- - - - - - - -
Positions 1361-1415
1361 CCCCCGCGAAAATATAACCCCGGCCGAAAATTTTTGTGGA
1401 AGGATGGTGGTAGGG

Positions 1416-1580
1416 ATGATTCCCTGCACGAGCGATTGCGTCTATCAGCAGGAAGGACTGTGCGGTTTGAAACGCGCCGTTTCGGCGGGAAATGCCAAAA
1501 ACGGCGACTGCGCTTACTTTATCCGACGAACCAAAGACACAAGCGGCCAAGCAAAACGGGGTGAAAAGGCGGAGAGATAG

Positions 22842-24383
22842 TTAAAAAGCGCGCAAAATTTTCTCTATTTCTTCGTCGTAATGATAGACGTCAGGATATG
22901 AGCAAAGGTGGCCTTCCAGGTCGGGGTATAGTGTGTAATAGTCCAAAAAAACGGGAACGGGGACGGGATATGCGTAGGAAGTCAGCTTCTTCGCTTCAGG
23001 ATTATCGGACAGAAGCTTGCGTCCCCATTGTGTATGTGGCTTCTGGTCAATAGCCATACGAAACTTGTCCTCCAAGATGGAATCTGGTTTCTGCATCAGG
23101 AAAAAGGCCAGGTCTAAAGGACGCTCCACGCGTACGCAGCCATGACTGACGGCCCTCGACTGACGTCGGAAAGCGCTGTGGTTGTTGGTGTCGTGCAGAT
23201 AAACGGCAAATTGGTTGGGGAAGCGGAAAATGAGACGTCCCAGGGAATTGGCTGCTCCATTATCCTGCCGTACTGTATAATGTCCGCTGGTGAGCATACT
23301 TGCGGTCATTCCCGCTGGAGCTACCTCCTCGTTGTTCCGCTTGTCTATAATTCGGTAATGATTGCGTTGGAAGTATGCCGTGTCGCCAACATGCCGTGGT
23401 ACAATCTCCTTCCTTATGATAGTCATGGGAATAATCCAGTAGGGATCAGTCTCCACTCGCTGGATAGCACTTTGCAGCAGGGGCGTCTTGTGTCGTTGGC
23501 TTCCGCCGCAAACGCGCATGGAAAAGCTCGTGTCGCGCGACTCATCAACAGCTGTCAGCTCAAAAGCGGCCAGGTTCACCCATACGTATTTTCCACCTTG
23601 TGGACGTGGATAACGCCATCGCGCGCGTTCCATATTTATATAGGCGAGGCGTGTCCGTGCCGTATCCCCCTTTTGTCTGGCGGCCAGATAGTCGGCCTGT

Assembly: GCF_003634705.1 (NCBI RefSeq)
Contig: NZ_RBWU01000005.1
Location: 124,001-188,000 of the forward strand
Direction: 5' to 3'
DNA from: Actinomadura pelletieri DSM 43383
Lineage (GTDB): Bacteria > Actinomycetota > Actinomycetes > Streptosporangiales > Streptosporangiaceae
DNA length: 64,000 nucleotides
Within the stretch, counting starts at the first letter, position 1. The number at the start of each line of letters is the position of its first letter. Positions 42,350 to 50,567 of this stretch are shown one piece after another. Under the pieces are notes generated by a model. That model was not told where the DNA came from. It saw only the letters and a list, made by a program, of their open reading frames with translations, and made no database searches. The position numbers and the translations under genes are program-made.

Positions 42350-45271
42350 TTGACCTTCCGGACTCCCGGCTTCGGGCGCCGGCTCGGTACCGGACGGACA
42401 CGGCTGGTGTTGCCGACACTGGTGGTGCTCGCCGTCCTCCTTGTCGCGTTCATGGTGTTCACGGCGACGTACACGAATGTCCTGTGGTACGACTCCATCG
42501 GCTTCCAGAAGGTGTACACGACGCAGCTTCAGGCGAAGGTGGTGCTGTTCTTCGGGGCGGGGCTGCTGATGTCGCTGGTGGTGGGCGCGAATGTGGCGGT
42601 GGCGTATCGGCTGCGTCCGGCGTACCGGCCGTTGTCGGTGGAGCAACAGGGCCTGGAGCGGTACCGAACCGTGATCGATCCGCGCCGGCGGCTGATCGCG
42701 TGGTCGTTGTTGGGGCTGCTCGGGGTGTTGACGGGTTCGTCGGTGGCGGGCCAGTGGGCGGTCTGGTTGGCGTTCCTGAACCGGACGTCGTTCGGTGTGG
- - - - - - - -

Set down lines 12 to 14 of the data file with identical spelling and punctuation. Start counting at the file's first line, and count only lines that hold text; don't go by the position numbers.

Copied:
23201 AAACGGCAAATTGGTTGGGGAAGCGGAAAATGAGACGTCCCAGGGAATTGGCTGCTCCATTATCCTGCCGTACTGTATAATGTCCGCTGGTGAGCATACT
23301 TGCGGTCATTCCCGCTGGAGCTACCTCCTCGTTGTTCCGCTTGTCTATAATTCGGTAATGATTGCGTTGGAAGTATGCCGTGTCGCCAACATGCCGTGGT
23401 ACAATCTCCTTCCTTATGATAGTCATGGGAATAATCCAGTAGGGATCAGTCTCCACTCGCTGGATAGCACTTTGCAGCAGGGGCGTCTTGTGTCGTTGGC